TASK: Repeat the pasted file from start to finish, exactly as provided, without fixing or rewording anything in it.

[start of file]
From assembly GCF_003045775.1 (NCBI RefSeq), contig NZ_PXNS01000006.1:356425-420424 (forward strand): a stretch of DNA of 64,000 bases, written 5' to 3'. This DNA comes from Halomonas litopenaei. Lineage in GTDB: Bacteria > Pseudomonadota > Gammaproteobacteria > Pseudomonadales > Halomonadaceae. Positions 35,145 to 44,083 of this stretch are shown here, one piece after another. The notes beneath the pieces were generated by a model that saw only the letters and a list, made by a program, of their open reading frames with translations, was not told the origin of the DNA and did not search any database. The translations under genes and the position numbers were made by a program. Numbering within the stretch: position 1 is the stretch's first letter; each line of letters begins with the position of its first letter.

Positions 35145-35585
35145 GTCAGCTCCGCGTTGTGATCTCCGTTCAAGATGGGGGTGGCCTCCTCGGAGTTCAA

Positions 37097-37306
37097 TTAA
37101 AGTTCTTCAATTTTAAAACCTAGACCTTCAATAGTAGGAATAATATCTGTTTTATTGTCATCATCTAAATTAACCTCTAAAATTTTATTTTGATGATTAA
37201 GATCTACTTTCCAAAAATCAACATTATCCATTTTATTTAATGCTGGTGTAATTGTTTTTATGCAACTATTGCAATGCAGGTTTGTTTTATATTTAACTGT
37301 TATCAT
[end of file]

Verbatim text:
From assembly GCF_003045775.1 (NCBI RefSeq), contig NZ_PXNS01000006.1:356425-420424 (forward strand): a stretch of DNA of 64,000 bases, written 5' to 3'. This DNA comes from Halomonas litopenaei. Lineage in GTDB: Bacteria > Pseudomonadota > Gammaproteobacteria > Pseudomonadales > Halomonadaceae. Positions 35,145 to 44,083 of this stretch are shown here, one piece after another. The notes beneath the pieces were generated by a model that saw only the letters and a list, made by a program, of their open reading frames with translations, was not told the origin of the DNA and did not search any database. The translations under genes and the position numbers were made by a program. Numbering within the stretch: position 1 is the stretch's first letter; each line of letters begins with the position of its first letter.

Positions 35145-35585
35145 GTCAGCTCCGCGTTGTGATCTCCGTTCAAGATGGGGGTGGCCTCCTCGGAGTTCAA

Positions 37097-37306
37097 TTAA
37101 AGTTCTTCAATTTTAAAACCTAGACCTTCAATAGTAGGAATAATATCTGTTTTATTGTCATCATCTAAATTAACCTCTAAAATTTTATTTTGATGATTAA
37201 GATCTACTTTCCAAAAATCAACATTATCCATTTTATTTAATGCTGGTGTAATTGTTTTTATGCAACTATTGCAATGCAGGTTTGTTTTATATTTAACTGT
37301 TATCAT